Identifying the presence of clinically significant hepatic involvement in hereditary haemorrhagic telangiectasia using a simple clinical scoring index

Siddharth Singh, Karen L. Swanson, Matthew A. Hathcock, Walter K. Kremers, John F. Pallanch, Michael J. Krowka, Patrick S. Kamath

Research output: Contribution to journalArticle

24 Scopus citations

Abstract

Background & Aims Though hepatic involvement is common in patients with hereditary haemorrhagic telangiectasia (HHT), symptomatic liver disease is rare but potentially fatal without liver transplantation. Factors associated with clinically significant liver disease in patients with HHT are unknown. Methods In this prospective cohort study, we included consecutive patients from 2001 to 2011 with definite HHT, who underwent systematic protocol screening including contrast-enhanced hepatic CT and/or abdominal ultrasound. Using a multivariable logistic regression model, we developed a simple clinical scoring index to identify the presence of symptomatic liver disease (cardiac failure, portal hypertension, or biliary disease) or 'at-risk' liver disease (asymptomatic patients, with hepatic bruit, abnormal liver biochemistry, or elevated cardiac index). Results Of 316 patients with definite HHT, 171 patients (54.1%; age 53.4 ± 15.2 y, 101 females) had hepatic involvement on imaging. Twenty-nine patients had symptomatic liver disease (22 patients with high-output heart failure); 45 patients were 'at-risk' for liver disease. Using multivariable logistic regression analysis, we derived a score using age, gender, hemoglobin and alkaline phosphatase at presentation which could accurately distinguish patients with clinically significant liver involvement from patients with no or incidental liver lesions (c-statistic = 0.80). A score <3 indicated low risk (<5%) and score >6 indicated high risk (>80%) of harboring clinically significant liver disease in HHT. Conclusions A simple scoring system can distinguish patients at low, moderate, and high risk of harboring clinically significant liver disease. With validation, this score may be used to identify patients for individualized screening and enrollment in clinical trials.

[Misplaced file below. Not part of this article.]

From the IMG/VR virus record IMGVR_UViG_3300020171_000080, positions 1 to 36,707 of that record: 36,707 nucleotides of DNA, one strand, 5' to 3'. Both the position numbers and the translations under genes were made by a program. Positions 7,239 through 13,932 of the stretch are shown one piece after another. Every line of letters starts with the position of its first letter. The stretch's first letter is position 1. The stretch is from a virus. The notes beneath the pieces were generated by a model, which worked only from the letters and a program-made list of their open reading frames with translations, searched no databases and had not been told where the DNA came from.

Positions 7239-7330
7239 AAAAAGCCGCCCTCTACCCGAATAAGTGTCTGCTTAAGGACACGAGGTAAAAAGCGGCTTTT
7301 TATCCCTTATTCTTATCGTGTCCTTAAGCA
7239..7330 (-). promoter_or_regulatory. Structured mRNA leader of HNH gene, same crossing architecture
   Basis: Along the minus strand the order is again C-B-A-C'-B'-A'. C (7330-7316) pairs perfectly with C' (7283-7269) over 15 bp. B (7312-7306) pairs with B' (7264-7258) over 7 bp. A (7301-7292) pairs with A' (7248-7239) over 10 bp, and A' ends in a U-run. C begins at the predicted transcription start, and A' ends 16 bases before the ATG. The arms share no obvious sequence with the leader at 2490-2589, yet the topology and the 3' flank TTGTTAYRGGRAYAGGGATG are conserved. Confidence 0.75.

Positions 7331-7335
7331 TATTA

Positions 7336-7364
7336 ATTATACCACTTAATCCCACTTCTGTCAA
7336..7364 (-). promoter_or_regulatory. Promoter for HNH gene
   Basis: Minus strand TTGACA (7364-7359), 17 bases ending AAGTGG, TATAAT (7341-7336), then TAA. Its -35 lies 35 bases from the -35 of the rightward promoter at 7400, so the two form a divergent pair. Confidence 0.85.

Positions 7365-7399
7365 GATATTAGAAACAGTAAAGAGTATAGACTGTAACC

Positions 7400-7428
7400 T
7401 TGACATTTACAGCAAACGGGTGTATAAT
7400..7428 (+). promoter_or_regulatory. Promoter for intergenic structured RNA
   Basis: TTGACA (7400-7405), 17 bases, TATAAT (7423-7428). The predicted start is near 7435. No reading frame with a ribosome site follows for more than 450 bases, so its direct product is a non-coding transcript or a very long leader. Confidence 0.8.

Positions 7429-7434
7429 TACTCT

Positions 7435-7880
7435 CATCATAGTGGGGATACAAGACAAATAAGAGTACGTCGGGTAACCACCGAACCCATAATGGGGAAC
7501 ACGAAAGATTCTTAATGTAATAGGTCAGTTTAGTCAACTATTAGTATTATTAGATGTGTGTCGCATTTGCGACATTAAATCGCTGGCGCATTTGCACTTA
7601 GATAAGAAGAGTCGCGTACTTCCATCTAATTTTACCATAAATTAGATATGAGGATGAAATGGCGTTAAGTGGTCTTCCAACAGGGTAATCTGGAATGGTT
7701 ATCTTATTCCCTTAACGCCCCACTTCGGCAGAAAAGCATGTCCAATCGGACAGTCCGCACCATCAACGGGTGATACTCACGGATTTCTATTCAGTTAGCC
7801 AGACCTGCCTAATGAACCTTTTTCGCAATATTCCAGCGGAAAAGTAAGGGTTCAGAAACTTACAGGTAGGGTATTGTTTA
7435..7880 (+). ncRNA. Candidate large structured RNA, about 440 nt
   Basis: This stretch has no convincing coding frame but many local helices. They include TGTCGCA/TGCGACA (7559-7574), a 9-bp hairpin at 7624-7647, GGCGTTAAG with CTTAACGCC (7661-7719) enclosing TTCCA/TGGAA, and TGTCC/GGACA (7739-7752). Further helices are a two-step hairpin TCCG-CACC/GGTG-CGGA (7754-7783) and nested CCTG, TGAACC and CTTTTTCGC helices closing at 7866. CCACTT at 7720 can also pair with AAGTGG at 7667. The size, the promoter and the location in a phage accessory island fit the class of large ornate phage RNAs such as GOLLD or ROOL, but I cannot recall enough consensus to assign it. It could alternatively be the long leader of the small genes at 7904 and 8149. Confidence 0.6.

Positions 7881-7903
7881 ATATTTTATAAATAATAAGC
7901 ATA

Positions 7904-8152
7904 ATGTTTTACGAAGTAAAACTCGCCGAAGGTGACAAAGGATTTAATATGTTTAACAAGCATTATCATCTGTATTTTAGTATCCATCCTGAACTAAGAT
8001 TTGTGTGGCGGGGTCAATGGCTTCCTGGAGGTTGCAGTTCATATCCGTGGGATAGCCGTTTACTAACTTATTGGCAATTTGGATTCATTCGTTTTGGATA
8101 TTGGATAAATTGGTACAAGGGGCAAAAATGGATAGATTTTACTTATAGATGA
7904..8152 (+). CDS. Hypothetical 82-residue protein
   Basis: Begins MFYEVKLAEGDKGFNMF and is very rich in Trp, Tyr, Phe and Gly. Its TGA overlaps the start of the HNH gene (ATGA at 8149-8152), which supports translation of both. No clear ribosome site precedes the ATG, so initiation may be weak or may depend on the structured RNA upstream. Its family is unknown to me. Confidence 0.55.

Original languageEnglish (US)
Pages (from-to)124-131
Number of pages8
JournalJournal of hepatology
Volume61
Issue number1
DOIs
StatePublished - Jul 2014

Keywords

  • Hepatic vascular malformations
  • Hereditary haemorrhagic telangiectasia
  • High-output heart failure
  • Risk stratification
  • Screening

ASJC Scopus subject areas

  • Hepatology

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